Strategic Uncertainty and the Genetic Algorithm Adaptation

  • Jasmina Arifovic
Part of the Advances in Computational Economics book series (AICE, volume 6)


This paper studies the behavior of the genetic algorithm in coordination games with strategic uncertainty that are characterized by the multiplicity of equilibria. The main objectives are to examine whether the genetic algorithm adaptation leads to coordination and what the long run properties of the dynamics are. The genetic algorithm behavior is compared to the evidence from the experiments with human subjects. The adaptation of genetic algorithm players results in coordination on an equilibrium. Which equilibrium is selected depends on the group size. The analysis of the long-run properties of the dynamics show that, as a result of the continuing effects of the genetic drift, the genetic algorithm can reach any of the equilibria of the game regardless of the group size. Simulations with large group treatments spend most of the time in Pareto-inferior equilibria, while simulations with small group treatments spend most of the time in Pareto-superior equilibria of the game.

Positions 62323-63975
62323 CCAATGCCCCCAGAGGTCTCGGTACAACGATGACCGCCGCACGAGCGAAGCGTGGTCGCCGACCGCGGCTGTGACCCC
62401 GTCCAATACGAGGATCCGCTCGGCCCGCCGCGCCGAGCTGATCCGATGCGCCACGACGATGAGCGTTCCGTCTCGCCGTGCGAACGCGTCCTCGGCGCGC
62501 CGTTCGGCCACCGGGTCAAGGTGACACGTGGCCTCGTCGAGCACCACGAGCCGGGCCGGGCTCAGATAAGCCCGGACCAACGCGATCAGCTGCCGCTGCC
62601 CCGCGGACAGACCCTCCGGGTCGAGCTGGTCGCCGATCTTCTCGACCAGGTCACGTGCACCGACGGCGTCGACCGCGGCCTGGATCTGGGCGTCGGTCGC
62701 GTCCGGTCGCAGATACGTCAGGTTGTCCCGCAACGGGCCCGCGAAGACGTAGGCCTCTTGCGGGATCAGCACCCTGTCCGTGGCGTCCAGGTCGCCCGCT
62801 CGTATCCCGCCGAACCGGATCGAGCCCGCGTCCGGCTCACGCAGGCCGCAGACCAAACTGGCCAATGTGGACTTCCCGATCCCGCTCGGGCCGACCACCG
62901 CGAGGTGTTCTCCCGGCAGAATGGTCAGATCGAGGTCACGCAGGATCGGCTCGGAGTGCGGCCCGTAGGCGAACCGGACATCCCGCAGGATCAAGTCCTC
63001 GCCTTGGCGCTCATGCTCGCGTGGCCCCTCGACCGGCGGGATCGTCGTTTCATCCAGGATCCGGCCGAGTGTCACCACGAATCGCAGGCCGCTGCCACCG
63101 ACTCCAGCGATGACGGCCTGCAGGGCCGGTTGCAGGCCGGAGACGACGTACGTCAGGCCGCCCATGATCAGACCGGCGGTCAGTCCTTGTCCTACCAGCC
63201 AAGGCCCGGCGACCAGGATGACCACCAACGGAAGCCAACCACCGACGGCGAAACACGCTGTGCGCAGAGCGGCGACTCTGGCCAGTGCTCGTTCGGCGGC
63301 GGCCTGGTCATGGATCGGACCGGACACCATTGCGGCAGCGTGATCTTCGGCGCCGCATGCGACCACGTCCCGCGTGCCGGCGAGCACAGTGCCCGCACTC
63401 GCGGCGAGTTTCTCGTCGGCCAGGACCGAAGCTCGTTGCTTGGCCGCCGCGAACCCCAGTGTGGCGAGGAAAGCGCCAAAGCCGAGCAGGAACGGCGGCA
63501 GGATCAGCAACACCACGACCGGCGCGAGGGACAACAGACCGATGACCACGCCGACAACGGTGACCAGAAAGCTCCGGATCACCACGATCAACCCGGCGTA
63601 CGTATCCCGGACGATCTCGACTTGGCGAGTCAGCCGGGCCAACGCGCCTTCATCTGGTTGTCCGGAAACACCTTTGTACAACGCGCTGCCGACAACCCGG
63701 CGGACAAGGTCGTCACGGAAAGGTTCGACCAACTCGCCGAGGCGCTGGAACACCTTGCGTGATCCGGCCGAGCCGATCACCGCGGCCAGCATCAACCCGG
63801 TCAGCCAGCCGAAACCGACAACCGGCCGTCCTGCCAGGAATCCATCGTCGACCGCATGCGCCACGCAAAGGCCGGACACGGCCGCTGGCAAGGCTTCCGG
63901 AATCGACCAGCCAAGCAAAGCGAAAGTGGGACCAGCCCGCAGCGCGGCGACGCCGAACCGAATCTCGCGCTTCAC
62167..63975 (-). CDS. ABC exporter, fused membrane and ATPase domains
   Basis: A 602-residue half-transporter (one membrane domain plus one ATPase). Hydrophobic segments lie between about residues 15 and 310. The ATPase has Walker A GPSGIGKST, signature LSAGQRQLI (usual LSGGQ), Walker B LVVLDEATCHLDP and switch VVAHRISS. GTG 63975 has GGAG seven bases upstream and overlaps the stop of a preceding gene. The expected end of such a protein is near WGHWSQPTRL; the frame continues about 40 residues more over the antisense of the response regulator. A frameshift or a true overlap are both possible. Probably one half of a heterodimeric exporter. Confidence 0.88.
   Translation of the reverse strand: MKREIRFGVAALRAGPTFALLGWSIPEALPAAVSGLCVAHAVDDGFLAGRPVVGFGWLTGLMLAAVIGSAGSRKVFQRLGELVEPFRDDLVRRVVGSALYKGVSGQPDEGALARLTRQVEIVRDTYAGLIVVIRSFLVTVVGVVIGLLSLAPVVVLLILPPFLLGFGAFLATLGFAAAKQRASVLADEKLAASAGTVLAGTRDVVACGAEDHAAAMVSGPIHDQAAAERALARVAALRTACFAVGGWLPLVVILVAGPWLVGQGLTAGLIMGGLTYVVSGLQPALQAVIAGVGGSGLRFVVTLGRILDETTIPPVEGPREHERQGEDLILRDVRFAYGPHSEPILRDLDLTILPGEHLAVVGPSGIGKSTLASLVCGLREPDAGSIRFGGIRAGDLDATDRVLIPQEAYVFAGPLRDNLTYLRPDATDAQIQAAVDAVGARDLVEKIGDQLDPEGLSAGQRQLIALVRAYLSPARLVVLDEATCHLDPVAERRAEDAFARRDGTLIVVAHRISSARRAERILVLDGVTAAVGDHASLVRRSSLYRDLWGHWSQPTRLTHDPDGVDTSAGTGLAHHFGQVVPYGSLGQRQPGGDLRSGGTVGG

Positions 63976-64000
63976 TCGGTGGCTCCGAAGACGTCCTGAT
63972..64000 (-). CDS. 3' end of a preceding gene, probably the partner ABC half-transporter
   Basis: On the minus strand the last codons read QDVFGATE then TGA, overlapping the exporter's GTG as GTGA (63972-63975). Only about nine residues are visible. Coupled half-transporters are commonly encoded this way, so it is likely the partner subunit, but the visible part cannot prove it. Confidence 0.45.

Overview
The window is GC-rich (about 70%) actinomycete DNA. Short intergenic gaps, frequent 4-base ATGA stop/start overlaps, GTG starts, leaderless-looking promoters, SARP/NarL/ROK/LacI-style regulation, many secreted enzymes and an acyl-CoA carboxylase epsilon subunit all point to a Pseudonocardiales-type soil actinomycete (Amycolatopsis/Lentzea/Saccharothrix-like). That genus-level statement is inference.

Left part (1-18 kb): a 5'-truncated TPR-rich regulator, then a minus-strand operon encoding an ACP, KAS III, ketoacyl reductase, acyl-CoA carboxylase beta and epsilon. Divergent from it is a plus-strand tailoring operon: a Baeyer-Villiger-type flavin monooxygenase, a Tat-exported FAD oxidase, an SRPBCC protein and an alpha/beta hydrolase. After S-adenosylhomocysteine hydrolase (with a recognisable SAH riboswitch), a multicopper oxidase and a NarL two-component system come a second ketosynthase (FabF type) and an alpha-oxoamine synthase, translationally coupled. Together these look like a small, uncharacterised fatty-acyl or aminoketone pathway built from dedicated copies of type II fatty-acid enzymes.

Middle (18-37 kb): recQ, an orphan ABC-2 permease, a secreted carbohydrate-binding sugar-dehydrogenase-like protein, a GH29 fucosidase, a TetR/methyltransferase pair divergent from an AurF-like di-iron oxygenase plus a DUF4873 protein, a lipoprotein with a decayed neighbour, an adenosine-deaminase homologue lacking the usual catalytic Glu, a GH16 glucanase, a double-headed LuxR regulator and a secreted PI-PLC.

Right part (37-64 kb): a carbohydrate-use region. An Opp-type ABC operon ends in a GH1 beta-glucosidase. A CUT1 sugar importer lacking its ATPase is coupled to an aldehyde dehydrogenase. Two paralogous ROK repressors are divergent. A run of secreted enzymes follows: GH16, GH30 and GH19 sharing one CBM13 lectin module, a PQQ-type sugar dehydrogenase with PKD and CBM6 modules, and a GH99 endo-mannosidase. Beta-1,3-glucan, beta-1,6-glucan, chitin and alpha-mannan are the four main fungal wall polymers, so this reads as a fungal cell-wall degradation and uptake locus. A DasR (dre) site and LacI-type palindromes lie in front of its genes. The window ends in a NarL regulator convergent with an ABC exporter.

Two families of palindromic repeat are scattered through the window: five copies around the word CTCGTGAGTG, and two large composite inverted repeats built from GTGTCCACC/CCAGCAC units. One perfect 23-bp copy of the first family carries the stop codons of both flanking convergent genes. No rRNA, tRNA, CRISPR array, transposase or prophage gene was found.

Genetic Algorithm Nash Equilibrium Binary String Average Effort Evolutionary Stable Strategy 
These keywords were added by machine and not by the authors. This process is experimental and the keywords may be updated as the learning algorithm improves.


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© Springer Science+Business Media Dordrecht 1997

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  • Jasmina Arifovic

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